Episcopal Cafe has a most interesting post by Luiz Coelho, a Brazilian Anglican seminarian. He discusses the phenomenon of 20- and 30-somethings finding spiritual nurture in very traditional modes of worship. Apparently it's not all about U2charists. Also, this post has so far gotten over 20 comments, which has to be something of a record for this site. Here's a sample of Coelho's essay:
What I perceive more and more is that a sizeable amount (and in some environments the majority) of us prefers "old-fashioned" liturgy, and it is not rare to find youth discussing the beauty of an east-facing Mass, the dignifying simplicity of Anglican chant or the pity that Festal Evensong is almost unheard of nowadays. It may also come as a surprise for some to learn that such an interest in traditional liturgical matters is not necessarily attached to conservatism. In fact, among young adults, it usually holds hands with an inclusive and socially liberal, yet creedal, theology. Even in the few cases where I have run into theologically conservative and liturgically traditionalist young Anglicans, they have seemed to me to be much more charitable to divergent ideas and more apt to accepting diversity, or even a peaceful co-existence in different Churches, or church bodies.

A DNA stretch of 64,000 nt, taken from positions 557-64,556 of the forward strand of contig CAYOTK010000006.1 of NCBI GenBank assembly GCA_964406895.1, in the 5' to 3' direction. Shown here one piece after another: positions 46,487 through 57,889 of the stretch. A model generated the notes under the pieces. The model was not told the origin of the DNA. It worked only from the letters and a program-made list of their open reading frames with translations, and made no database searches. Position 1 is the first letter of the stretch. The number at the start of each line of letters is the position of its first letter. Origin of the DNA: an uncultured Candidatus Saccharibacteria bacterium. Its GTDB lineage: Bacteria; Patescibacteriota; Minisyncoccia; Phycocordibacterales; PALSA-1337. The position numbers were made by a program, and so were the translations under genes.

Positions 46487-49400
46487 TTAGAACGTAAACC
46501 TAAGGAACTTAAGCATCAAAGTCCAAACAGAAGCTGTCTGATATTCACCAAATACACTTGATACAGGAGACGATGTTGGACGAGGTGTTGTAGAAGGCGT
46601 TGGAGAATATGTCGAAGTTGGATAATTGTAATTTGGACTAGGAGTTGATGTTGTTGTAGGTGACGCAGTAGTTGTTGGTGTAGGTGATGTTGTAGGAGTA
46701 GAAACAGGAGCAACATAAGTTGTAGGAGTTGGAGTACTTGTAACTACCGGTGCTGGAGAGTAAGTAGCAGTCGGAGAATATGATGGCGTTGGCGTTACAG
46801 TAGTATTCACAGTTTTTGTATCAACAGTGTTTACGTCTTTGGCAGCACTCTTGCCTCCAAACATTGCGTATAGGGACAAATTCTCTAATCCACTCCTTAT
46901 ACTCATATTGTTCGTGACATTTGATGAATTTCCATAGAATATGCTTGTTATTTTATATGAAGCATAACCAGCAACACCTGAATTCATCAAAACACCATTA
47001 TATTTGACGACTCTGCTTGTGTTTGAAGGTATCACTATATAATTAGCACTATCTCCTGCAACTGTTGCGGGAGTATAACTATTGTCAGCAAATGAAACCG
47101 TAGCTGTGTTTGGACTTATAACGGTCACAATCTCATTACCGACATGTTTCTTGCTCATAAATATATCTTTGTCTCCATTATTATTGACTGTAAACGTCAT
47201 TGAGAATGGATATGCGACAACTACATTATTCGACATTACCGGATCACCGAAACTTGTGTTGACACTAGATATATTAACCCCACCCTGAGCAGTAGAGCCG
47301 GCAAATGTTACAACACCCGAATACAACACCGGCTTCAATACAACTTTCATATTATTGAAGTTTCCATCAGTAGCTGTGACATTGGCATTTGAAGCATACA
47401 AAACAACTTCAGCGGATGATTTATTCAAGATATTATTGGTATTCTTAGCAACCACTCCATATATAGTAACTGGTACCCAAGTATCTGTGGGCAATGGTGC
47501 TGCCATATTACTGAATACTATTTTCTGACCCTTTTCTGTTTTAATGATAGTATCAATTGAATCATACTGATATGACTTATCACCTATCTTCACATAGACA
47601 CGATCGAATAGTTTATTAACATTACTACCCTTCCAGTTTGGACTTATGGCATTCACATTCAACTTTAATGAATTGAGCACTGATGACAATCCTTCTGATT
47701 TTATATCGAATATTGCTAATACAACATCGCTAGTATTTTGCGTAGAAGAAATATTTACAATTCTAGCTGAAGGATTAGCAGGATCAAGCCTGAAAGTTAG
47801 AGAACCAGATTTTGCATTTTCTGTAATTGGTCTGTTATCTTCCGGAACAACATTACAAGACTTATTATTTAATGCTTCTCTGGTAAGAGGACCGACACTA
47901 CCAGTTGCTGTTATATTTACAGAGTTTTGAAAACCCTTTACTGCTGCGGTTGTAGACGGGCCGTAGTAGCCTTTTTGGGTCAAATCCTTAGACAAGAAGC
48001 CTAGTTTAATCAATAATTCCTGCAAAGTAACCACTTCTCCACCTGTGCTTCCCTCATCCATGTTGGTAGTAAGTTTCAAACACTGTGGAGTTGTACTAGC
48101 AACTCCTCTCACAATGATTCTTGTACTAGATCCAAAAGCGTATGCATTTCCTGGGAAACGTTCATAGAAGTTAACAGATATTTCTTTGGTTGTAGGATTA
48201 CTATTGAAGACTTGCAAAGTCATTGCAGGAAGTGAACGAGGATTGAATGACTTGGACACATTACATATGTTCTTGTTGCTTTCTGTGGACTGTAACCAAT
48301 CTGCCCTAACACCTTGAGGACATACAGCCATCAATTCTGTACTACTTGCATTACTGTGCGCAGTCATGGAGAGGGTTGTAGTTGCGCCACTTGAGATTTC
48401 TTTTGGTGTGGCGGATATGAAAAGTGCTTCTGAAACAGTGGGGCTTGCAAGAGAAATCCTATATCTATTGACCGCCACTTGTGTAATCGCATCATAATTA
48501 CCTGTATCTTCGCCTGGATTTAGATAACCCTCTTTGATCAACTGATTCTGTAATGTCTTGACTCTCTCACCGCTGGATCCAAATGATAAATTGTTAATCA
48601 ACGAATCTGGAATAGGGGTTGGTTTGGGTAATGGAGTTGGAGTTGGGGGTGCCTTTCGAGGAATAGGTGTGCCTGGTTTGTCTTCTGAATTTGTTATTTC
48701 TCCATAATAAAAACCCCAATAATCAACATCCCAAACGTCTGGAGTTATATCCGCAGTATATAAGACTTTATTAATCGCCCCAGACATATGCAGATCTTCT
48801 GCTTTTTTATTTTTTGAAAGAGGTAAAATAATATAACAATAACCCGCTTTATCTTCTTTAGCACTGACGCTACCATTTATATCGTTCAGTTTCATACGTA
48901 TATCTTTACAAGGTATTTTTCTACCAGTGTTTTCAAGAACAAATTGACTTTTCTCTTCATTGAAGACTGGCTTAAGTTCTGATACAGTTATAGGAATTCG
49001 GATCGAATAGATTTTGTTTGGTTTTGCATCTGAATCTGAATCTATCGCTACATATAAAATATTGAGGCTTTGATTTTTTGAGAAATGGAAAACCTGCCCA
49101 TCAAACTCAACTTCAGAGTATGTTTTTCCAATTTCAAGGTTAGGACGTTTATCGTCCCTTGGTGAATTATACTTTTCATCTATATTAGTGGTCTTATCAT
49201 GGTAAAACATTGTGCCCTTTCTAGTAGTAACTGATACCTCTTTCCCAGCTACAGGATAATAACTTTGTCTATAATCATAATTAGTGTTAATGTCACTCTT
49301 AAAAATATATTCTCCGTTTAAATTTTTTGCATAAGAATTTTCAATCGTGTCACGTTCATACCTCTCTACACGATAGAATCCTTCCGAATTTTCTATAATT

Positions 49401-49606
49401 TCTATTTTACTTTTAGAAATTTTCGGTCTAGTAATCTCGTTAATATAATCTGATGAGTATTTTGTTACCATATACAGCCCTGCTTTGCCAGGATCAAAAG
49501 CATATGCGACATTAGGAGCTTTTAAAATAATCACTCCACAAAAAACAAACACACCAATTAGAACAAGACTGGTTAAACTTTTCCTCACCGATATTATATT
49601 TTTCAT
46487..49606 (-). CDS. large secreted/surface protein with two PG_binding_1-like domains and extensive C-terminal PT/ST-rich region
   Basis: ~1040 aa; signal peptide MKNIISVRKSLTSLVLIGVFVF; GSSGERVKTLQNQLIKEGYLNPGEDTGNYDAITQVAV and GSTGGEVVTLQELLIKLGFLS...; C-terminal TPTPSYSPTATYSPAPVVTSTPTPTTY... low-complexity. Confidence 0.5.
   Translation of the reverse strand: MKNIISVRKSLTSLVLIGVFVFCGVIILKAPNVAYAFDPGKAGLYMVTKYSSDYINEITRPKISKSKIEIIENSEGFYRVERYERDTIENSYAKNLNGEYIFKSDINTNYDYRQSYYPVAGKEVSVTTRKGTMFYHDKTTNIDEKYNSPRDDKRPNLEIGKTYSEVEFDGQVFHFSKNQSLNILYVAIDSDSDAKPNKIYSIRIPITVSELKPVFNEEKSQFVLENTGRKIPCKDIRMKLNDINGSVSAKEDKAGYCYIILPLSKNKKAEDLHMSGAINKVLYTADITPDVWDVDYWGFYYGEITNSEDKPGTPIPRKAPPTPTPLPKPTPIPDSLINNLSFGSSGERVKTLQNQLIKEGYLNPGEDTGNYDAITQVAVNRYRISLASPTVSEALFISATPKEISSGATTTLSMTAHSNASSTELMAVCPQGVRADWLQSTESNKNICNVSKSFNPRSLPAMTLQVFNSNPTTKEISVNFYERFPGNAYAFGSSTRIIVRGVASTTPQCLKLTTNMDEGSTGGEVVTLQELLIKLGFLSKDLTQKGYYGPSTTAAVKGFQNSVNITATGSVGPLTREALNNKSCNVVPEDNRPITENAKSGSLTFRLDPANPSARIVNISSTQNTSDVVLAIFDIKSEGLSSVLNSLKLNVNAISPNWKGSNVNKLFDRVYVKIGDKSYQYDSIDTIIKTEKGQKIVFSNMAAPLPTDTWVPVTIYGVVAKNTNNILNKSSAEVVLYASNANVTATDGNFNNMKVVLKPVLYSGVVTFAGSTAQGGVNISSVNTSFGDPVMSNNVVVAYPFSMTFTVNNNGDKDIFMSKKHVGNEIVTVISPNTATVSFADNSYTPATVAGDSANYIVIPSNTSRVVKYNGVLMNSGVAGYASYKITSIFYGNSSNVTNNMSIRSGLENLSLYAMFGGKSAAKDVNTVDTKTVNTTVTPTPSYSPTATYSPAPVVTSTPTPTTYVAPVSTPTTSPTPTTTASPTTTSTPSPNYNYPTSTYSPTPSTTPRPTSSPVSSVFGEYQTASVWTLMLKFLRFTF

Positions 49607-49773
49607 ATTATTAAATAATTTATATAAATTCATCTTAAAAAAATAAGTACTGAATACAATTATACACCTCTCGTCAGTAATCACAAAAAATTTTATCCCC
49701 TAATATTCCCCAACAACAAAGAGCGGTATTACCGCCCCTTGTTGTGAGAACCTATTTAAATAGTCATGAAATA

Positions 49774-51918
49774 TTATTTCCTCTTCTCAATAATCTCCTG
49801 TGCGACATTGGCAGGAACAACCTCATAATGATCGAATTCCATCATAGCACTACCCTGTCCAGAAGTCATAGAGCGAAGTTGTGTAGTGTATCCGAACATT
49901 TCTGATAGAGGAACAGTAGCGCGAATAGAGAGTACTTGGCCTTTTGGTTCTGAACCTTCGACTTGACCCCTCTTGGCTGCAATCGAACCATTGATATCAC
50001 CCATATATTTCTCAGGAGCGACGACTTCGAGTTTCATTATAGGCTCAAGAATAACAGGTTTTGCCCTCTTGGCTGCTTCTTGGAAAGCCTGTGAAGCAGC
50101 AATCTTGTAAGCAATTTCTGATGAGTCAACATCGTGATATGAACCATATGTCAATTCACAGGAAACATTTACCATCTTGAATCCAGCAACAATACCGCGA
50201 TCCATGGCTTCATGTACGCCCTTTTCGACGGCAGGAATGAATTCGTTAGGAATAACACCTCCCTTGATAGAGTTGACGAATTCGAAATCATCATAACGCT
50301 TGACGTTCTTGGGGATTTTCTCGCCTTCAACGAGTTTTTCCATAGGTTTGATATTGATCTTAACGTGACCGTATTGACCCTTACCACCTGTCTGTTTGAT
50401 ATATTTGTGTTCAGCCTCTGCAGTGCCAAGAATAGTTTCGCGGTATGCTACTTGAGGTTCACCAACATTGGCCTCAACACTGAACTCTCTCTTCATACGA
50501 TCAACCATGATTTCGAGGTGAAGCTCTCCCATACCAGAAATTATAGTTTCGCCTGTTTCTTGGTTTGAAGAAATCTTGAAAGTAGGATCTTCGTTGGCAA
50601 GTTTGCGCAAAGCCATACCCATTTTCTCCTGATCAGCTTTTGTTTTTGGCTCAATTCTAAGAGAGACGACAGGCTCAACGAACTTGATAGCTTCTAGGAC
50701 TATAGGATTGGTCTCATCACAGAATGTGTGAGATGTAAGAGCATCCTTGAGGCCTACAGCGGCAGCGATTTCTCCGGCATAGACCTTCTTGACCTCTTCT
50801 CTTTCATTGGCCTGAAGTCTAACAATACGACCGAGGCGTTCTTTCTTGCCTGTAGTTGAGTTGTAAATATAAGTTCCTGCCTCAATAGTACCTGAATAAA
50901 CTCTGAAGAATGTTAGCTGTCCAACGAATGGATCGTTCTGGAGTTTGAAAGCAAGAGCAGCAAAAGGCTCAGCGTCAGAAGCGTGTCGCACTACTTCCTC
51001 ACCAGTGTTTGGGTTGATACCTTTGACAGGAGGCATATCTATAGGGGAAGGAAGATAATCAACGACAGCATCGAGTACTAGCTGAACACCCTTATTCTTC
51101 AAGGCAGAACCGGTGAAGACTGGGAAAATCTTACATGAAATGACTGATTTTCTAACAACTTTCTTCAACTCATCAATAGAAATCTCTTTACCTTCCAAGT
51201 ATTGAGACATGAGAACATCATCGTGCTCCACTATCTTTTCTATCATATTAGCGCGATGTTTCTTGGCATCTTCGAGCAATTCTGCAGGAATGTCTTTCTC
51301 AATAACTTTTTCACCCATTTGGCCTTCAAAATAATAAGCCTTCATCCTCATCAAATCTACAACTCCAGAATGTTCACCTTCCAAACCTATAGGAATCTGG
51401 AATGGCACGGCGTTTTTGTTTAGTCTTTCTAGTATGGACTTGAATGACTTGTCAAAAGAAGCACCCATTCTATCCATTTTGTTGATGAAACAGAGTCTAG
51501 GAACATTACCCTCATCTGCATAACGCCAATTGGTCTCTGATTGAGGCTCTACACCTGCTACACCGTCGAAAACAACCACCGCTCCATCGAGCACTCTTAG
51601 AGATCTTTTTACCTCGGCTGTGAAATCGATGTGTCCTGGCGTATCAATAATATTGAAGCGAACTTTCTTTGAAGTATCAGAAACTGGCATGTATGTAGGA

John Chryssavgis, In the Heart of the Desert, World Wisdom, 2008.
A native Australian, John Chryssavgis is a deacon in the Greek Orthodox Church and currently serves as adviser to the Ecumenical Patriarch on environmental issues. He has a doctorate in patristics from Oxford (his thesis supervisor was Kallistos Ware) and he was on the faculty of Holy Cross Seminary in Brookline, Massachusetts.
In the Heart of the Desert is a comprehensive, approachable introduction to the spirituality of the so-called Desert Fathers and Mothers. These people flourished during a very crucial, very seminal period in the history of Christian contemplative spirituality. Starting with Antony of Egypt in the late 3rd century and lasting more or less until the advent of Islam, they protested the overly cozy relationship between church and society that followed in the wake of Constantine's edict of tolerance. Perceiving that Christianity was getting too watered-down, they fled to the deserts of Egypt and Palestine and, in effect, started over from scratch.
The book is essentially an explication of The Sayings of the Desert Fathers, a compendium of material originally in Greek, Coptic, Syriac, and Latin that records the aphoristic insights of these pioneering monastics, which were originally transmitted orally. Following introductory chapters on the text and the overall historical background of the desert fathers, Chryssavgis treats the material topically, delving into such subjects as solitude, detachment, spiritual guidance, and life in the cell. There are also chapters on "The Desert and the Environment" and "The Desert and Gender". The text is richly larded with quotes from the fathers and mothers, which the author has translated himself--in a very fresh and lively manner, I should add. All in all, this is the best treatment of the subject I've come across since Derwas Chitty's The Desert a City.